Despite the complexity of the models associated with cognitive processing capacity, they can clearly only provide a partial picture of the human information processing system. Structural models of cognitive processing focus on explicating the mechanisms responsible for the transformation of information as it flows through the processing system [(McClelland 1979; Miller 1956; Sternberg 1969)]. Capacity and structural models are not mutually exclusive and can be used in conjunction to explain human information processing systems.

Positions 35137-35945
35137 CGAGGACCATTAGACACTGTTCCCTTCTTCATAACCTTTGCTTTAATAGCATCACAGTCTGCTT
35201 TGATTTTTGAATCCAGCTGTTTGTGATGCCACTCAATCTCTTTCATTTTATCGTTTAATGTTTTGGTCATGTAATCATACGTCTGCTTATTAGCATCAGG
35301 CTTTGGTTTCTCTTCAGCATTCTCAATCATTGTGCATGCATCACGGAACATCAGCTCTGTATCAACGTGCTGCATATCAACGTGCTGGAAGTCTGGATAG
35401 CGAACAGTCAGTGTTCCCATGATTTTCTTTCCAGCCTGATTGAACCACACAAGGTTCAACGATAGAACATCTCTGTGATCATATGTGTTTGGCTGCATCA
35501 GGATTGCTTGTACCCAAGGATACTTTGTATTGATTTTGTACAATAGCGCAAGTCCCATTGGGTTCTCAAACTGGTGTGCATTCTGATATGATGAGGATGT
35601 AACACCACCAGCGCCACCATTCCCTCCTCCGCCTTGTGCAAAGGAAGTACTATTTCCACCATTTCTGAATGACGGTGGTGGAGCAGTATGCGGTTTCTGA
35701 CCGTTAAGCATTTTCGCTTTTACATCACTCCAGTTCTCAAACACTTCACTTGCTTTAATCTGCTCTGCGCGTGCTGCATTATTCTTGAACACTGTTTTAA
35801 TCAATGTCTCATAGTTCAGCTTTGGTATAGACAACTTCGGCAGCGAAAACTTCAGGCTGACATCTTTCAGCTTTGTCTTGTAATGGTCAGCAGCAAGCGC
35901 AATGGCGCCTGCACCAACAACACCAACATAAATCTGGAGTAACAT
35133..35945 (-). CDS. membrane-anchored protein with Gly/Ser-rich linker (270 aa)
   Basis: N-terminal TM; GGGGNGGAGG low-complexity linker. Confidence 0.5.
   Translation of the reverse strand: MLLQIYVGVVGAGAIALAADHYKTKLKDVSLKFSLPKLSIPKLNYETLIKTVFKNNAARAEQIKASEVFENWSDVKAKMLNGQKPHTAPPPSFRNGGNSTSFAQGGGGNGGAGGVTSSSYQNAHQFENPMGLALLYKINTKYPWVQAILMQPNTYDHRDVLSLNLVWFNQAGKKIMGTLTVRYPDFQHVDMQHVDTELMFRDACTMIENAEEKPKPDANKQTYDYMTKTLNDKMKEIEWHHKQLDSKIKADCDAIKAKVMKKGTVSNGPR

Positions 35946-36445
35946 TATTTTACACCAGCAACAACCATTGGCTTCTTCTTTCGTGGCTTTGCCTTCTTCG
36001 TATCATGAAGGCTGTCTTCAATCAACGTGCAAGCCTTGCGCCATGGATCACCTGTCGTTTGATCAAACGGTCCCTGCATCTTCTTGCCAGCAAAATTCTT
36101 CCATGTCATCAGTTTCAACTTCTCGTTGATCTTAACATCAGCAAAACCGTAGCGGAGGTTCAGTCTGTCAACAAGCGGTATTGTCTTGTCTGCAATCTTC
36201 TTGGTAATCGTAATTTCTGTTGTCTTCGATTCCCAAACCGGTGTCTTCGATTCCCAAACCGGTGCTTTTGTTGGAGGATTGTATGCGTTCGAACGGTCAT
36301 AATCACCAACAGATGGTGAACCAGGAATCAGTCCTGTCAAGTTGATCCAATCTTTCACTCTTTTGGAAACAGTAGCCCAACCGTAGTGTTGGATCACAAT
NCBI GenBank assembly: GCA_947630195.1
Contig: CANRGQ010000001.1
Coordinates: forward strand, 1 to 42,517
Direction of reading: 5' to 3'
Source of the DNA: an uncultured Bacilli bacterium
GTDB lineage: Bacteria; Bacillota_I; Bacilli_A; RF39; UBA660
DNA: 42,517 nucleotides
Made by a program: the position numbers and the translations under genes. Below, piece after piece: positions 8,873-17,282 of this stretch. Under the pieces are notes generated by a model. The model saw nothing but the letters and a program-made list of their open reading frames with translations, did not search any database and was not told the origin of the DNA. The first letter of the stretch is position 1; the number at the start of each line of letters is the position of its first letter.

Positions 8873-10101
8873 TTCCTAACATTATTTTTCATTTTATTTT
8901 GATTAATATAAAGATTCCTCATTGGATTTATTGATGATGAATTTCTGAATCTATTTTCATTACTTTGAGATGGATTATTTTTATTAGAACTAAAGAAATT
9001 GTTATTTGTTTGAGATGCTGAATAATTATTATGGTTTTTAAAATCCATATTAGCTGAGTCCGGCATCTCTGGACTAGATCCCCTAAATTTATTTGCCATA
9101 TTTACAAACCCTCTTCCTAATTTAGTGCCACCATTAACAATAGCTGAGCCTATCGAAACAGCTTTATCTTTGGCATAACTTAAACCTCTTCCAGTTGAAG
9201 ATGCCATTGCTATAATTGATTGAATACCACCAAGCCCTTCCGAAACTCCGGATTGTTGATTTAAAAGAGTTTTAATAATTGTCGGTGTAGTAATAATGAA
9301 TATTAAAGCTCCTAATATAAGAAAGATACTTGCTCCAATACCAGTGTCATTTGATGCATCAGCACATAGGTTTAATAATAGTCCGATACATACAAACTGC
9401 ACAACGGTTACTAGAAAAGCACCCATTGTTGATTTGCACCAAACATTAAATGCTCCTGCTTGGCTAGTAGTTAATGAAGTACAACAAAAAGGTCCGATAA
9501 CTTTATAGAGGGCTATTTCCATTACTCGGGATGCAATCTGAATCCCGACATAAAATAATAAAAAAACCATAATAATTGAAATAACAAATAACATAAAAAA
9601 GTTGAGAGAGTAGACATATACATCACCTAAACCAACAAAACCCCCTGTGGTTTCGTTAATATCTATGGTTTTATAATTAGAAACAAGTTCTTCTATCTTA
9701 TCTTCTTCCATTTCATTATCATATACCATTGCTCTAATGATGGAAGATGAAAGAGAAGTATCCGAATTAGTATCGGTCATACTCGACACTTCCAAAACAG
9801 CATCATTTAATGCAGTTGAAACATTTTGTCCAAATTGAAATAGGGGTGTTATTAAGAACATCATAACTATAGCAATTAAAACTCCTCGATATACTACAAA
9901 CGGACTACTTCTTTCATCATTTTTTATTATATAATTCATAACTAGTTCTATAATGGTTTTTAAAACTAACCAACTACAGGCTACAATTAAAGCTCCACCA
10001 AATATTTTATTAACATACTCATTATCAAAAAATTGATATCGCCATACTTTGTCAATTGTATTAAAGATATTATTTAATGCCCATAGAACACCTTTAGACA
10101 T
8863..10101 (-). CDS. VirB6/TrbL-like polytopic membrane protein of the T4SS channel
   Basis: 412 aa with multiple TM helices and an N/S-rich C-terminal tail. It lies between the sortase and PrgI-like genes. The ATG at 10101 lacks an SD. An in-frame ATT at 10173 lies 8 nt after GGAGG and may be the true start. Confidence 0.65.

In a similar fashion to Rheingold's popularization of the idea of virtual community, Shenk [(1997)] in his recent journalistic book, Data Smog: Surviving the Information Glut has done much to popularize the idea that there is simply too much information out there for people to cope with. Shenk also suggests that people's inability to cope with the vast amount of material available results in their specializing in areas that they find of particular relevance. As a result, Shenk suggests, virtual communities are microcultures where like meet like. Alstyne and Brynjolfsson [(1996)] similarly note that our limited capacity to process information is likely to result in cyberbalkanization, where user preferences lead to measurable hyper-specialization. The Alstyne and Brynjolfsson [(1996)] model is an excellent example of how cognitive constraints can impact on formations in cyber-space. However, their model is at a higher level of analysis than cyber-archaeology, which focuses on the relationship between material and inter-personal behavior.